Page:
Unleashing the potential of seizure dogs: an evaluation of their clinical, economic, and broader impacts in the management of epilepsy

Research output: Types of ThesisDoctoral ThesisInternal

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Abstract

For a small group of persons with epilepsy, seizures persist on a regular basis despite having tried available treatments. These persons have severe refractory epilepsy. Seizure dogs have gained attention as a potential solution to help address the seizure-related risks and emotional challenges faced by these individuals. Seizure dogs undergo specialised training to recognise and respond to the unique characteristics of their owner's seizures. The aim of a seizure dog partnership is to enhance safety and provide emotional support during episodes. Anecdotal reports and exploratory studies hint at the potential of seizure dogs to improve quality of life and reduce seizure frequency in their owners. Yet, there is no robust, scientific evidence on the benefits of seizure dogs and this has been a barrier to their inclusion in reimbursed care packages. The goal of this thesis, embedded in the EPISODE (EPIlepsy SuppOrt Dog Evaluation) study, was to conduct an extensive evaluation of the potential of seizure dogs as an assistive care service for adult PSREs. The chapters of this thesis describe the results of studies into the burden of illness of adults with severe refractory epilepsy and the clinical effectiveness, cost-effectiveness, and broader impacts of this intervention.

The Chapters of this thesis illustrated the multifaceted potential of seizure dogs for a severely burdened population. It demonstrated seizure dogs reduce seizure frequency and enhance the quality of life of persons with severe refractory epilepsy and their informal caregivers, and that it very likely concerns a cost-effective complement to usual care in the Netherlands. Yet, not all adults with severe refractory epilepsy benefit equally, as evidenced by considerable variation in outcomes, mixed experiences, and a significant rate of discontinuation of seizure dog trajectories. These insights assist stakeholders with balancing the considerations of clinical effectiveness, cost-effectiveness, and broader impacts when appraising the potential of seizure dogs. Additionally, the EPISODE study serves as an illustrative case study of the application of established methods for economic evaluations to non-pharmacological interventions and episodic conditions.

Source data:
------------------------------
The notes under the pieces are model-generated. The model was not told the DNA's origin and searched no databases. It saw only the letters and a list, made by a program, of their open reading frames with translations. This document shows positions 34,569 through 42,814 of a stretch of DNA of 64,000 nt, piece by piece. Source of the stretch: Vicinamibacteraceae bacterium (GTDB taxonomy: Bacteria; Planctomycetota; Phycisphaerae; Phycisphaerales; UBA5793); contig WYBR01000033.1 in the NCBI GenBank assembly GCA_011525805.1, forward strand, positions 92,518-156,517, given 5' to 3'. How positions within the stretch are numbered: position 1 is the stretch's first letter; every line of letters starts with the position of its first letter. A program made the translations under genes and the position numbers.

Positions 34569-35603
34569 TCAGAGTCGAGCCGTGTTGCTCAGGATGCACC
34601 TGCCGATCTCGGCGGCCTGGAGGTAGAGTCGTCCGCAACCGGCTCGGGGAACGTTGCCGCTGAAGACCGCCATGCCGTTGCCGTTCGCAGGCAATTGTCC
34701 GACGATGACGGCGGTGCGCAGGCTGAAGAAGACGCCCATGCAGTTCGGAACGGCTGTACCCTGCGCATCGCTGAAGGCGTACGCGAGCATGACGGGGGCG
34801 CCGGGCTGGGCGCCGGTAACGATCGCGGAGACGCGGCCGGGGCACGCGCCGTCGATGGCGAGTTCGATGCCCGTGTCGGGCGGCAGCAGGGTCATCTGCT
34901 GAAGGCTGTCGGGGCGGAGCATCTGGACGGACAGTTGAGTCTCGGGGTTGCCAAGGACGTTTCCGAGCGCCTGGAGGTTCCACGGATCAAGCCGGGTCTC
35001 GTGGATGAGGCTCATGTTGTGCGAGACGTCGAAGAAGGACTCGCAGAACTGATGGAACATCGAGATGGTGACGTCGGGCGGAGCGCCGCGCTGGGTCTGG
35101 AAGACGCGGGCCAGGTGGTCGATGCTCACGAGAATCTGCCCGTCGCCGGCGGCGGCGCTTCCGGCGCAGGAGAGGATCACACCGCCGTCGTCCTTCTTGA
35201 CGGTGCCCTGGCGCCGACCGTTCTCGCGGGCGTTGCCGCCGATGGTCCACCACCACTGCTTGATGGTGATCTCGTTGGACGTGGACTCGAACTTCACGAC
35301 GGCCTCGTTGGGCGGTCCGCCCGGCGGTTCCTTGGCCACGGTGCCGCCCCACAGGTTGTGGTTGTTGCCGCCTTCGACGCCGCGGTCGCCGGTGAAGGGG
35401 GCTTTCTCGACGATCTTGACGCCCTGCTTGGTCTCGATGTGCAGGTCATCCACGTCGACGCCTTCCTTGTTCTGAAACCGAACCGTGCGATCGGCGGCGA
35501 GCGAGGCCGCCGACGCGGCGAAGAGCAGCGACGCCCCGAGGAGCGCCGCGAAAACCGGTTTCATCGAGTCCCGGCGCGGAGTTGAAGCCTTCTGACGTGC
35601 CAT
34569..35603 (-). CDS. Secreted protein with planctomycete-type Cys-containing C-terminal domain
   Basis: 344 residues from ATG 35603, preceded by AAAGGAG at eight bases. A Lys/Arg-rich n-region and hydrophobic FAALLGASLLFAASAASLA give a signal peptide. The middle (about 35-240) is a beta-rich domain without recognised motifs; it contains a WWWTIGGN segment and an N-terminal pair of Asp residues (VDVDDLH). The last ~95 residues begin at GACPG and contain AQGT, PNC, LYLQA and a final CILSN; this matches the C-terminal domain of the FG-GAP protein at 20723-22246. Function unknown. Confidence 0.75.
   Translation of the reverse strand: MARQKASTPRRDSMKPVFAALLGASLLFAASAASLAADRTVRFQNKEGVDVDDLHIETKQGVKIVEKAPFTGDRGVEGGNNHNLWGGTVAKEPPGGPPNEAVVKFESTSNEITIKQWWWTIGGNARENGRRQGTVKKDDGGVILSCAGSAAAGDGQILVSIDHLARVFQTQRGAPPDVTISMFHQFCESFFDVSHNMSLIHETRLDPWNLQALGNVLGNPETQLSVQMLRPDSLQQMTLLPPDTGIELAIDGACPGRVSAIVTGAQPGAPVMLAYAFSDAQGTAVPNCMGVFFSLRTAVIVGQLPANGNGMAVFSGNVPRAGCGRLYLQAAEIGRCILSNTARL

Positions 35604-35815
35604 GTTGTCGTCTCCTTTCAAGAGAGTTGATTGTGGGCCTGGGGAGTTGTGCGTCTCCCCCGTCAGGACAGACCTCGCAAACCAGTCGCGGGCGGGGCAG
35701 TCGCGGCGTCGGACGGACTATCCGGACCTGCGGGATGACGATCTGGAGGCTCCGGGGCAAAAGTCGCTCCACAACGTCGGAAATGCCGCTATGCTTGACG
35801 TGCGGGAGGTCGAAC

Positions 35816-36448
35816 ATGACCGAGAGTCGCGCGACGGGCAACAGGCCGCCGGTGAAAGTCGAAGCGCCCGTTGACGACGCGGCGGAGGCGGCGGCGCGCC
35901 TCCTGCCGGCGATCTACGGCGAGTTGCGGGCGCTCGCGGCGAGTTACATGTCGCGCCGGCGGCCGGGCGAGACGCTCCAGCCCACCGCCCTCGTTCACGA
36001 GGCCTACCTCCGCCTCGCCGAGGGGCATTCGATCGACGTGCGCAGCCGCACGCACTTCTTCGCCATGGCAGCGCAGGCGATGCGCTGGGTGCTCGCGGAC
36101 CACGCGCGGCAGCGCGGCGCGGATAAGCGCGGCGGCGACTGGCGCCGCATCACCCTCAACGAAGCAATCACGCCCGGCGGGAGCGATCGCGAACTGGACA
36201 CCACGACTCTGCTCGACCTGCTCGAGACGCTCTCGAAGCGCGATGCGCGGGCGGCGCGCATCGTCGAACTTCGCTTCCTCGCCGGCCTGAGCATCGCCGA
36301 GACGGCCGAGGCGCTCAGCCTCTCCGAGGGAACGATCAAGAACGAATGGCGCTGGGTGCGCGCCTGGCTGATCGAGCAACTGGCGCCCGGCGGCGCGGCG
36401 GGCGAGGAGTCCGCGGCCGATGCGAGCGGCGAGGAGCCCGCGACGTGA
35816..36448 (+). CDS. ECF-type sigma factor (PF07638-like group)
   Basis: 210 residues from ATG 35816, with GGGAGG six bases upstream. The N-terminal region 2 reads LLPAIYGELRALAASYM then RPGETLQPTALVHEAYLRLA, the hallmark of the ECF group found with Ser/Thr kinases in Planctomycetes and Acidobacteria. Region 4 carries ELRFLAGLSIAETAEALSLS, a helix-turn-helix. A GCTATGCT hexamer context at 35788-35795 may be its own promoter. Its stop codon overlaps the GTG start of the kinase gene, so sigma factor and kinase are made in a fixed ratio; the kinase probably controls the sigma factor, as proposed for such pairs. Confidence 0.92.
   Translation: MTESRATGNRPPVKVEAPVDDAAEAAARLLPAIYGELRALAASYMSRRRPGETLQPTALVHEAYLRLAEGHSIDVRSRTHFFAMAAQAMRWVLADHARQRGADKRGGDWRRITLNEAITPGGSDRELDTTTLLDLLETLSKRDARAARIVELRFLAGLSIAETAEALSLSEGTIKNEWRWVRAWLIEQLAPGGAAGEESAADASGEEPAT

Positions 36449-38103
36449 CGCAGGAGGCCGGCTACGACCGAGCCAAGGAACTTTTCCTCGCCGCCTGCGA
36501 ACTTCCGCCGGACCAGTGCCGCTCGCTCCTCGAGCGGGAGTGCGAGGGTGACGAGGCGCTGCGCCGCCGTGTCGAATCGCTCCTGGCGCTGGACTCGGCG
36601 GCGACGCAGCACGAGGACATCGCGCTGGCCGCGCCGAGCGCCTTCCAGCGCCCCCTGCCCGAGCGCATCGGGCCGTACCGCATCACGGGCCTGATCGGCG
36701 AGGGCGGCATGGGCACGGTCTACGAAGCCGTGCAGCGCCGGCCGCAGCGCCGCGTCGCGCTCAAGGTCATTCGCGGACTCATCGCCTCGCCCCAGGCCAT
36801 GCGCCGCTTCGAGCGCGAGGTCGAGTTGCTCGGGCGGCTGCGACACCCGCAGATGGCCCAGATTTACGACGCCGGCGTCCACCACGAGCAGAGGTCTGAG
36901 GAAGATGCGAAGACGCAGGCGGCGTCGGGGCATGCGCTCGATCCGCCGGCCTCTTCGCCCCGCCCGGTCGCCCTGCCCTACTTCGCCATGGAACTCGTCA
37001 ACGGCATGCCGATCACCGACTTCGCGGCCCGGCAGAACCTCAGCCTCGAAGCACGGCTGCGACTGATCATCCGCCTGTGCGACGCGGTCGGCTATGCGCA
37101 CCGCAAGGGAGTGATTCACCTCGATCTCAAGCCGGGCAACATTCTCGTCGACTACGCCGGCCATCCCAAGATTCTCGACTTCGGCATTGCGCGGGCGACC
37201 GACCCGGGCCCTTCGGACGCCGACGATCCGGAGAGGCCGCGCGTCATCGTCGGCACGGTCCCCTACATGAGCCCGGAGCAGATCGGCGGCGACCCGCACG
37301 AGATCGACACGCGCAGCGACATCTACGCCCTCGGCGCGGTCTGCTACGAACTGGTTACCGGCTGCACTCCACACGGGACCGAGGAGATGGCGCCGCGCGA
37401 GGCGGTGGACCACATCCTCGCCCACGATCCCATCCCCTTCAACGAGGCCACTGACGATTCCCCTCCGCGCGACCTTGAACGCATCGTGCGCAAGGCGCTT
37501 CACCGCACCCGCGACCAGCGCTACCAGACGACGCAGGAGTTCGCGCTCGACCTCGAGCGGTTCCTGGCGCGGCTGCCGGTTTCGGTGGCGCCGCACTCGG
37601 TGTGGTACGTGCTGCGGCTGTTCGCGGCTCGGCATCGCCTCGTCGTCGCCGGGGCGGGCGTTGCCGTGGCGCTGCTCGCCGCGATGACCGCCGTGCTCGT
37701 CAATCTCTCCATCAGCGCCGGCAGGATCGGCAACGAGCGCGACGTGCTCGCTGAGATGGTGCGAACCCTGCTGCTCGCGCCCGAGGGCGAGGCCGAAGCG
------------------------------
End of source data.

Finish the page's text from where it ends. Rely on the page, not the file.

Original languageEnglish
Awarding Institution
  • Erasmus University Rotterdam
Supervisors/Advisors
  • van Exel, Job, Supervisor
  • Brouwer, Werner, Supervisor
  • de Groot, Saskia, Co-supervisor
Award date18 Apr 2024
Place of PublicationRotterdam
Print ISBNs978-94-6483-836-7
Publication statusPublished - 18 Apr 2024

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